Well, the older I get, the more I see that God works in the hearts of His people in different ways. Some Christians are called to ministry in one way, others in another. All are called to bear witness to the glory of God. With that in mind, it seems to me that a family, anchored by roots that go deep in a rural place, nourished by a simple Christian faith, a faith that is humble, loving, caring, forgiving, and generous, can bring glory to God and build the kingdom of Jesus Christ in a very profound and lasting way.
I have, on more than one occasion, sat in the pew and listened to a preacher say that family can become an idol. The inference being that more parishoners need to get involved in church ministry outreach. I have a problem with that line of reasoning.
While it is certainly possible for family to become an idol, I don’t see that as a big problem in our modern, mainstream culture, or in the modern Christian culture, which, in so many ways, reflects the mainstream.
The much bigger problem is that men and women are neglecting their homes and families to acquire wealth, prestige, some form of greater power, or to pursue personal pleasure. I dare say more men make idols of their career or even their fishing equipment than their family. And let us keep in mind that one can also make an idol out of Christian ministry—even a ministry committed to reaching out and winning souls to Christ.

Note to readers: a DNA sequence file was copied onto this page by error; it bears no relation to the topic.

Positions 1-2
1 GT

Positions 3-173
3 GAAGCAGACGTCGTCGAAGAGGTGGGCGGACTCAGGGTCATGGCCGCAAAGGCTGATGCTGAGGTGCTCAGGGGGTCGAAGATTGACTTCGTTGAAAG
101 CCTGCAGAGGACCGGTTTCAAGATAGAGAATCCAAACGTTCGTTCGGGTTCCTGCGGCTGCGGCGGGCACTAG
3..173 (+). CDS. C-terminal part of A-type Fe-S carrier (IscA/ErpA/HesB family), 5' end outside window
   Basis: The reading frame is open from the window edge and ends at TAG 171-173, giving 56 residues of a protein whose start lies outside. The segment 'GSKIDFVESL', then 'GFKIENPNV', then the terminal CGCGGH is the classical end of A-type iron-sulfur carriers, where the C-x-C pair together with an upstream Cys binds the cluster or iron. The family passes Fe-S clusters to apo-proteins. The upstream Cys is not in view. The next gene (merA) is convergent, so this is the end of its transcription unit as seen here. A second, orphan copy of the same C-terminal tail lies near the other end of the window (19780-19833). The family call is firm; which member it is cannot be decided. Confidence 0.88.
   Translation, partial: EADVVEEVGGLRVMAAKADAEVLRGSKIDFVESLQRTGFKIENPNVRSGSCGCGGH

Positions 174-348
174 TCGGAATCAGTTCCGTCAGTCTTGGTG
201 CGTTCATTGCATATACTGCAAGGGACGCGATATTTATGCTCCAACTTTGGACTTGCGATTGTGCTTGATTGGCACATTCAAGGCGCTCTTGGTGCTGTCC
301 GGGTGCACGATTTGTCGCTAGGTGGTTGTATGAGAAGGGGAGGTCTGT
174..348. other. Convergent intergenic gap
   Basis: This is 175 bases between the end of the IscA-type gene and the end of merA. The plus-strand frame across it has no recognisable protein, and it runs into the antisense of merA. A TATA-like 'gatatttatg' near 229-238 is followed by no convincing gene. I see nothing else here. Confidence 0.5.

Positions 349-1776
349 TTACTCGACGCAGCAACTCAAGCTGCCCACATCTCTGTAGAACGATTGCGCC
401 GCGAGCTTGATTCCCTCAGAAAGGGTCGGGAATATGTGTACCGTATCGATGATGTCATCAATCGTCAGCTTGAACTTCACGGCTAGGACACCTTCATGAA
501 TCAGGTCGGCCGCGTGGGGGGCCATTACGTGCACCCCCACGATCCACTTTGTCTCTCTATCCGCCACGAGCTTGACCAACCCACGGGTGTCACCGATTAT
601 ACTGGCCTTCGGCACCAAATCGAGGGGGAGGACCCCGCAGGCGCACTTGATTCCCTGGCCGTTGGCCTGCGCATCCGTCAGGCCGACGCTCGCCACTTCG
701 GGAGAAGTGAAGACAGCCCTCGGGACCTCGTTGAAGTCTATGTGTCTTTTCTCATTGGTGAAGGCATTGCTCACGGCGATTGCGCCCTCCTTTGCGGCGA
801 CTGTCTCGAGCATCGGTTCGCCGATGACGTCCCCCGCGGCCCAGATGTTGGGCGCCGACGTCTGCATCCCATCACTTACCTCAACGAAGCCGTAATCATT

How many men in Christian ministry put such tremendous energy and effort into their ministry while neglecting to be the fathers they should be to their children? I’ll tell you how many...Lots. How many people in the church, endeavoring to serve the Lord, do so at the expense of their families? Plenty. How many decent people in churches are guilt-manipulated to serve in so many church outreach misistries only to burn out from overcommittment? I’ve seen my share. There must be a balance.
Did God establish the institution of the family in the Old Testament, only to have godly men forsake it in the New Testament? I say no way. We must follow Jesus and tend to the responsibilities of being fathers and mothers to our children. Indeed, to raise our children to know God, to fear Him, to embrace His salvation, to love His word, and to glorify Him all their lives is following Jesus. Everything else falls into place when faith and family are in focus and in balance.
All of which makes me think of something related to this matter... I am not theologically confident—nor theologically arrogant—enough to condemn modernized methods of Christian mass proselytization (i.e. televangelism) because God’s word, even in the hands of emotionally theatric and crass purveyors is still powerful and compelling and it brings lost people to Christ. But so many conversions from the techno-industrial evangelical methods are shallow and short-lived. And, by the way, have you seen “christian” stand-up comedians on the television? I have, and I’m not edified by watching these people. I fail to see how God is glorified by their antics. I could go on, but I think you get the idea.
In stark contrast to the mass approach or to church outreach programs run by overcommitted and over stressed mothers and fathers, is that of godly families, living simply on the land, worshiping God in their humble churches and in their daily lives, being good neighbors, being salt and light in their communities. I can’t help but think these people can be a far more sincere, effective and long lasting witness for Jesus Christ now—and in the generations to follow—than so many evangelical outreach schemes.
But, alas, I have digressed from my initial topic. And, oh my, I think I've been much too opinionated. Oh well, In my next blog entry I’ll return to the subject of my family vision and how we are endeavoring to get there from here.